An earlier version of this article implied in the last paragraph that UFO considers Feminism a movement for only women. This was incorrect; UFO considers Feminism a movement open to both men and women, and UFO membership is open to both genders. The article has been edited to reflect this.
On Monday night Union Feminism Organization (UFO) hosted a seminar, Feminism 101, explaining what Feminism actually is and how it relates to Christianity.
Janna Chance, professor of English. explained some common misconceptions about feminism. Some Christians think feminism devalues women’s traditional Biblical roles. Chance admitted certain parts of feminism do, but went on to explain that feminism is a collection of ideas. A person does not have to choose to embrace every idea that is out there about feminism.
“Some points are compatible with Christianity,” she said.
There are two main types of feminism practiced today. The first is Sameness Feminism, which emphasizes how men and women are alike. The second is Difference Feminism, which focuses on how men and women are different. However, many are left wondering if there is any middle ground.
“Some feminist theory is pretty out there,” Chance said.
She went on to explain that it is okay not to fully agree with all theories of feminism while emphasizing what she referred to as the “ethics of care.” Ethics of care is essentially where feminism and Christianity overlap. Ethics of care is about caring for others and being socially sensitive. It all goes back to love.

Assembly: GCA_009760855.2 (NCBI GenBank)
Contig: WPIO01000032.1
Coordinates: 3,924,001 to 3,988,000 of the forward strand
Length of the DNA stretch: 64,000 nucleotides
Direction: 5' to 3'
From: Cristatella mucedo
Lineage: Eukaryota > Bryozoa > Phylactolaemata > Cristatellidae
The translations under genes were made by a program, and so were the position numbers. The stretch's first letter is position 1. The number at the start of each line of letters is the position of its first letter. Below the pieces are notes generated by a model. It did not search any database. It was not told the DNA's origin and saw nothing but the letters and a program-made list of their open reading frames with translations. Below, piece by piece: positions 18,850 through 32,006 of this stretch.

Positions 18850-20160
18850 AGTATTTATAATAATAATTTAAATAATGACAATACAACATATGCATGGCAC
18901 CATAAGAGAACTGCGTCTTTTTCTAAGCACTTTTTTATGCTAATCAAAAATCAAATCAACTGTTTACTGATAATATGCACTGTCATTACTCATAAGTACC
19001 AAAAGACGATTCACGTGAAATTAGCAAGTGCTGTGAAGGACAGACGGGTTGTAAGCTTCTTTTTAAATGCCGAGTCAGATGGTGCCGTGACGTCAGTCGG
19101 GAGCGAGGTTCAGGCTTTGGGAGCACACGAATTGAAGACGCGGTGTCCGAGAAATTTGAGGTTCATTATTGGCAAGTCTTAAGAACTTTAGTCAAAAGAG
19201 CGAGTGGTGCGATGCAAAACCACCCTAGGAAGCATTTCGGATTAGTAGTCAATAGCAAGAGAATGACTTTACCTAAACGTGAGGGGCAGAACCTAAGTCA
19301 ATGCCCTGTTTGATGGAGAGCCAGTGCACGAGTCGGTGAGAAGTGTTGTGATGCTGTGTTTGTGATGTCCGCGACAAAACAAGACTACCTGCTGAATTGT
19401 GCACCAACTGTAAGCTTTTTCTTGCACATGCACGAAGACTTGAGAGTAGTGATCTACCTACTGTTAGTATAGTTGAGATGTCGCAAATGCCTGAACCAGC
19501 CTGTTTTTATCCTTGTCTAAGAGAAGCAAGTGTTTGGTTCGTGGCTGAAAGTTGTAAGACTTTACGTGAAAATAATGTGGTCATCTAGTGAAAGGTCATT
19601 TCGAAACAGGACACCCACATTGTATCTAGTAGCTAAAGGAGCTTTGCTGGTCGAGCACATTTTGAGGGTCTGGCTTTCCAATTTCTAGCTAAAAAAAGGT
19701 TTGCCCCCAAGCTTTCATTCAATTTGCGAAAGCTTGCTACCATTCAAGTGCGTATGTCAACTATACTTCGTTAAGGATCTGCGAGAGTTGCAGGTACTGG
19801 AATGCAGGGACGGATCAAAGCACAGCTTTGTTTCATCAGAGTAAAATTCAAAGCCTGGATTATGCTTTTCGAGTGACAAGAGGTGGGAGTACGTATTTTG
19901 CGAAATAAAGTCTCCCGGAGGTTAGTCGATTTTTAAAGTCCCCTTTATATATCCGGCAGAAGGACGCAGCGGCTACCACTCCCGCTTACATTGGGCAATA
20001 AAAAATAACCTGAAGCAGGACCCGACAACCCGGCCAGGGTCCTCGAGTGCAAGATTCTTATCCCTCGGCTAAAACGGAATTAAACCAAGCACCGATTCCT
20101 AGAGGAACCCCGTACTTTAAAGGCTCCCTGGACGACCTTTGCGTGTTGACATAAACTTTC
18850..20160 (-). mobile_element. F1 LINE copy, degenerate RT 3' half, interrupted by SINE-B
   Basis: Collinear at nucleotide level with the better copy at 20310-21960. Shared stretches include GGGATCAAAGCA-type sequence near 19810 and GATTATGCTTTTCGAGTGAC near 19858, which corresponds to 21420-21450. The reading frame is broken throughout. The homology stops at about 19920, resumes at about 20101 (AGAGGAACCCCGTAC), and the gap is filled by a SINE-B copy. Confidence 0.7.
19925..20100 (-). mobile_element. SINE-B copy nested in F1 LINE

“I am committed to loving my neighbor and am committed to my ethics of care,” Chance said.
After this presentation, Elizabeth Wilson, professor of social work, spoke to the audience about the high rates of domestic violence and violence against women around the world. Her presentation talked about many harms that people in the United States don’t consider, like genital mutilation and arranged marriage.
Amy Knack, President of Union Feminist Organization, further explained how feminism and Christianity are connected. Knack argued that equality within genders is a good thing, but it is not everything. If a man demeans a woman because she is a woman it is wrong, but it is equally wrong for a woman to demean a man for being a man or to spite him, according to Knack. She argued that equality becomes meaningless if one has to stoop down to reach it. As a feminist, a certain standard of respect for self and for others should be held.
“I have to ensure that every person’s dignity is respected- both men and women,” said Knack.
Feminism is not just for women; it also appeals to men. Almost half of those who attended the seminar were male students.
When asked why he came, Josh Mays, sophomore conservation biology major and the secretary treasurer of the organization, said “It focuses on equality; equal parts working for equality.”
“I am a feminist because I am a Christian, because I want to work against oppression and because I want to see all people respected,” said Knack.
Feminism is not a movement for power-hungry women who want to demean men. It is a movement for anyone striving towards equality and dignity for both genders.